Class of 2017 student joined the ranks of UNH at age 16

By Phoebe McPherson, Managing Editor

Phoebe McPherson/Staff Claire FitzMorris sits on her bed, laughing along with her roommate Kira Kenney. FitzMorris started college when she was just 16-years-old after deciding to graduate from high school two years early.

Phoebe McPherson/Staff
Claire FitzMorris sits on her bed, laughing along with her roommate Kira Kenney. FitzMorris started college when she was just 16-years-old after deciding to graduate from high school two years early.

Remember turning 18, the fantastic feeling of adulthood — if only in our minds — being able to sign your life away, free from parental supervision?

Sophomore Claire FitzMorris still needs her parent’s signature every time that she watches a rated-R movie in class or goes on trips. She was recently rejected from a job at the mall. Her response to the campaigners on the streets Nov. 4: “I’m too young to vote.”

FitzMorris is 17-years-old, turning 18 in March. She’s a sophomore at the University of New Hampshire and originally thought about graduating next year. She reconsidered, deciding she’d be too young.

In conversation, you’d never know that she is underage.

At Breaking New Grounds, she wears a UNH Woodsides shirt and a green jacket. Her hair is in a bun and she carries around a blue Nalgene. She has a nose ring. Walking down the street, FitzMorris is your typical college student.

She is modest: She doesn’t tell many students about her age. Not because she’s worried of what people may think or how they’ll treat her, but instead because she doesn’t think much of it. But that doesn’t mean she’s soft-spoken or shy either, instead opening up about comical situations easily.

“She’s pretty humble,” said mother Barbara McCarthy. “She doesn’t toot her own horn.”

To her, being young (and exceptional) isn’t weird, isn’t fascinating and it isn’t anything out of the ordinary.

“Really, it’s not that cool,” FitzMorris said. “I don’t think it’s that interesting.

“What actually happened is that I finished my test early one day [in high school],” she said, explaining that students at her school needed books for free-reading whenever they finished assignments. According to FitzMorris, she didn’t have a book that day, and was “being annoying.”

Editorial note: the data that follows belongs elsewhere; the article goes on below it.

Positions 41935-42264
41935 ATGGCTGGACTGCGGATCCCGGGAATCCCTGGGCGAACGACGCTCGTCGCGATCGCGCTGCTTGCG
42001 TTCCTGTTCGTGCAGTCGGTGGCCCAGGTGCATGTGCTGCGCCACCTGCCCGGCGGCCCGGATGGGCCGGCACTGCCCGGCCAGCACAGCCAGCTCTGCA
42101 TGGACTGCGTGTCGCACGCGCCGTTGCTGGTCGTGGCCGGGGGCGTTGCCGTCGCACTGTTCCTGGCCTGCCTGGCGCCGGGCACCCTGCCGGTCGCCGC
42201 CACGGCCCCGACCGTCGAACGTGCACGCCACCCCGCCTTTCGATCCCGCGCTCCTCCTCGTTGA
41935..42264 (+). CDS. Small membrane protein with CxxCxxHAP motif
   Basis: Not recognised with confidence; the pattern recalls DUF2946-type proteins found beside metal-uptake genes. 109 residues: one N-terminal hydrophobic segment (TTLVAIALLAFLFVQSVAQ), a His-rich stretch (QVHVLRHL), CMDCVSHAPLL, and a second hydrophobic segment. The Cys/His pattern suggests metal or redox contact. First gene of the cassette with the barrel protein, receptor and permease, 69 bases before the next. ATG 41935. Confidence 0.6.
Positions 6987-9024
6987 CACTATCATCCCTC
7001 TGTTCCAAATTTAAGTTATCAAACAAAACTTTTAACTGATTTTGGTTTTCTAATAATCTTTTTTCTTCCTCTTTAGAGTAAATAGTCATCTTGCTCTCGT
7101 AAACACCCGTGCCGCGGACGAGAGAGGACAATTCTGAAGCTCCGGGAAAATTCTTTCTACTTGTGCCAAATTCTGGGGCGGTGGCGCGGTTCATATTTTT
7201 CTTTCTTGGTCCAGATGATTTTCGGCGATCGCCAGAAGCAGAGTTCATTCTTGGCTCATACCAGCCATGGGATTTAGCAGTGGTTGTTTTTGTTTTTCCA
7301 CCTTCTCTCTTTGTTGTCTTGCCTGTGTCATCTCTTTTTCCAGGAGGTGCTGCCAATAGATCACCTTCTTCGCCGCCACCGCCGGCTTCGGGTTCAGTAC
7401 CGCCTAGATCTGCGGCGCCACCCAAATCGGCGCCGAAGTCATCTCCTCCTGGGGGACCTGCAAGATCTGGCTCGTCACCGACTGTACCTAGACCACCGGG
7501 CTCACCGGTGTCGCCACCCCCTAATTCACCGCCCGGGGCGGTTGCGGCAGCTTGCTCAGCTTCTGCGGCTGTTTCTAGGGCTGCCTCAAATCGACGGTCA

“He [my teacher] gave me a handbook from the school … because he didn’t want to send me to the office,” she said.

By chance, the page she opened up to was about graduating early. FitzMorris was already young for her age, skipping the second grade after half a year.

“And I was like, ‘Huh, I didn’t know I could do that. I should get out of here faster,’” she said, continuing.

So she did.

At age 16, FitzMorris received her diploma from Newfound Regional High School and started her journey at UNH that fall.

“It wasn’t easy, I gotta tell you,” McCarthy said of her daughter leaving the house two years early. “We had rules. She was not allowed to go to school out-of-state.”

Living arrangements were tricky. She can’t sign a lease for an apartment, and when being placed in rooms, housing apparently worried about her young age.

“I was on the first floor of my dorm [last year],” she said. She lived in all-freshman dorm Alexander Hall. “I was 16, and they wanted to keep me kind of close to the hall director.”

But now, in her Haaland Hall dorm, she’s relaxed — she’s moved up to the third floor. In sweatpants and a red sweater, FitzMorris jokes about what her mother would say if she saw her, the friends in her room joining in on the conversation.

“She’s a lot of fun, she’s always laughing and happy,” said her roommate and friend from high school, freshman Kira Kenny.

In high school, FitzMorris took French and Spanish simultaneously every year. Her gift is languages. Currently she is majoring in linguistics and international affairs and attributed her passion as being another reason why she graduated early.

“I wanted to do languages, and I knew that from an early age,” she said. “I have a knack for languages, usually.”

FitzMorris is now in a 600-level Spanish class and beginners Arabic.

But the pressure is on when considering the family tree. The youngest of five, two of her siblings graduated early from high school. Her brother, the oldest, has a master’s degree and is working full-time in his field of study. He’s 25. Her sister, linguistics major, studied at New York University and graduated from high school as valedictorian. Another one of her sisters was class president with “tons of friends, a real social butterfly,” FitzMorris said.

“I think that, honestly, is why I graduated early,” she said on continuing the unwritten family competition.

Her mother, Barbara McCarthy agreed that her siblings influenced her.

“I think her being the fifth … made her more eager to achieve scholastically,” she said.

FitzMorris claims, though, she can be just as lazy as any other college student.

“I have absolutely no motivation,” she said, a fellow Netflix-lover.

But it is hard to believe when she has lofty goals. “I totally want to add more languages,” she said and hopes to study Italian, Chinese and re-learn French in the future.

Executive Editor